“I am the Lorax, I speak for the trees.
I speak for the trees, for the trees have no tongues.” -The Lorax, Dr. Seuss
As a mom blogger, I never felt like what I wrote was going to be taken as speaking for all moms. My experiences are different than yours. My way of doing things, my choices, my children. You make your own choices and have totally different kids than I do. While there are certain almost-universal truths in motherhood, we each have our own stories. I love to share mine and to hear yours: sometimes we have things in common and other times, we help each other see things a different way. I am not the Lorax, I don’t speak for all moms.
As a boy mom blogger, sometimes there’s a little bit more generalization. The dirt, legos, sports, noise, and attempts to eat their parents out of house and home. While I might be able to shed a little light on what it’s like to be a boy mom, all kids are unique and your experience as a boy mom might be totally different than mine. While I hope that my stories show what it’s like to live in a houseful of boys or bring a smile of recognition to your face, I’m not the Lorax, I don’t speak for all boys moms.
But as a special needs mom, I feel a weight- will people read my words and think that this is how all special needs moms feel? Will another special needs mom read my words and think well, that’s not how it is in my house.
When I share the tough times with my son, will you think that is how all children on the autism spectrum are? Because it’s not true. My son has his own unique journey and struggles and you can’t take the experiences that we have and assume that’s exactly how it is in anyone else’s home. Some have it much harder and some have it easier.
I’m also not the most politically correct person around and when it comes to p.c. terminology, I’m not the person to look to. I’ve read the arguments about “person first language” (child with autism) and arguments for the opposite- and both make sense to me. So I go back and forth with what I use. Mostly I just use my child’s nickname, not his diagnosis or a label. It’s the tone and intention that mean more to me than the actual words. So I’m not the one to look to for the “correct” terms to use.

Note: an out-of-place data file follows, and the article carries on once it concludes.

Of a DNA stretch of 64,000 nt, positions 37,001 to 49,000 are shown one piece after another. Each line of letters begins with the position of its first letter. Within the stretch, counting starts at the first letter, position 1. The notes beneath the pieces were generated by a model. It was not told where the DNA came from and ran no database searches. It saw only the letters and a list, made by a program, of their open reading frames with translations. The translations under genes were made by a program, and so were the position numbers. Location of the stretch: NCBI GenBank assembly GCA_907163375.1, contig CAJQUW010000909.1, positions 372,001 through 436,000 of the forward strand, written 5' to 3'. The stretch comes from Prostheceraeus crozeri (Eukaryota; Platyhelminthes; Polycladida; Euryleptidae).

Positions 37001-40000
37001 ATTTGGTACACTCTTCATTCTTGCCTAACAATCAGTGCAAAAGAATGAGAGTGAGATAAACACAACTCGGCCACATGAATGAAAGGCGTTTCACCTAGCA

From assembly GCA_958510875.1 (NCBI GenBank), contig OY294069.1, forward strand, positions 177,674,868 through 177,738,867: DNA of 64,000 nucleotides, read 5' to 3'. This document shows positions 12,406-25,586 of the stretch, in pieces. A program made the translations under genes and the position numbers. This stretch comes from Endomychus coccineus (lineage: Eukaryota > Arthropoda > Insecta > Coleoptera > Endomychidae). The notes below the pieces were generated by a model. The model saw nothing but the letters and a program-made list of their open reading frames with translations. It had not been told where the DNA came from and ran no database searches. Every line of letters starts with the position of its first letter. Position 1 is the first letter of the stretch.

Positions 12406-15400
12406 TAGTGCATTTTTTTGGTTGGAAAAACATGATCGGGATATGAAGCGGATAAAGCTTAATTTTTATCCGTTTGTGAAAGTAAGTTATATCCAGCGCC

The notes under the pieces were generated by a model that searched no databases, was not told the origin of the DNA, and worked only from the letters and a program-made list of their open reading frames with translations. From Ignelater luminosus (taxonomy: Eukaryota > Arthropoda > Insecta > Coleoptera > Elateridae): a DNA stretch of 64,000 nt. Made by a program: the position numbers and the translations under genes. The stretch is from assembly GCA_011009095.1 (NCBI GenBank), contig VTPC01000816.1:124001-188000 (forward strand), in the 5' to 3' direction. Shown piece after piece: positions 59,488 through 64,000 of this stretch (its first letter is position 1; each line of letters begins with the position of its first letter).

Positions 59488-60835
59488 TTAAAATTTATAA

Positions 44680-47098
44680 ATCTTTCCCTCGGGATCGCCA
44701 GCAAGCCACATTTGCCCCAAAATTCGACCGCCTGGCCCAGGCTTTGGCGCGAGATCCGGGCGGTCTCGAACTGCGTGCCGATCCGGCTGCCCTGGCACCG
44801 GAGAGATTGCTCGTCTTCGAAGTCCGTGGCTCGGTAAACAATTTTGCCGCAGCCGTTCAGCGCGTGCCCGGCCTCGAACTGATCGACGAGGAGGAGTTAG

There are special needs bloggers out there who tell you they wouldn’t change a thing about their child and they always look on the sunny side of things. While if someone gave me a magic wand, I’d wave it right over my son and rid him of any disabilities. And though I love my son(all my sons) with all my heart, I have to admit that there are days that just flat out suck.
Being a special needs blogger was not something that I set out to be. I started out simply telling stories about my family. But along the way, that evolved from knowing something was going on with my middle son though not knowing what it was, to finding out about his lead poisoning, to his eventual PDD-NOS and ADHD diagnosis.
I still think of myself as just a mom blogger. Yes, I don’t mind that term because I’m a mom and I blog.
And that means I blog about what is going on in my life as a mom. It might be about the crazy soccer moms or how to deal with excessive homework. But, when something is going on with my special needs child, especially when it’s something hard, that finds its way to my blog more often than not.
I blog about it because I need the release.
Because typing out it here helps me make sense of it all.
Because some of you might relate.
Because sometimes I want advice.
Because some of you can sympathize and give me support.
Because some of you need that support yourselves.
Because I do hope that my words can help to give those of you who don’t have to deal with any of this some insight into what it’s like to be a special needs mom. That even though I don’t want to give you the mistaken impression that all special needs families deal with the same struggles and behaviors… all of us can use more compassion and less judgement. And maybe by reading my words and getting to know my family’s story, it will make you think a little more about other families who might be going through something similar- or even something totally different- but to help you to see that we’re all just families with our own stories, our own struggles.
But I’m not the Lorax.
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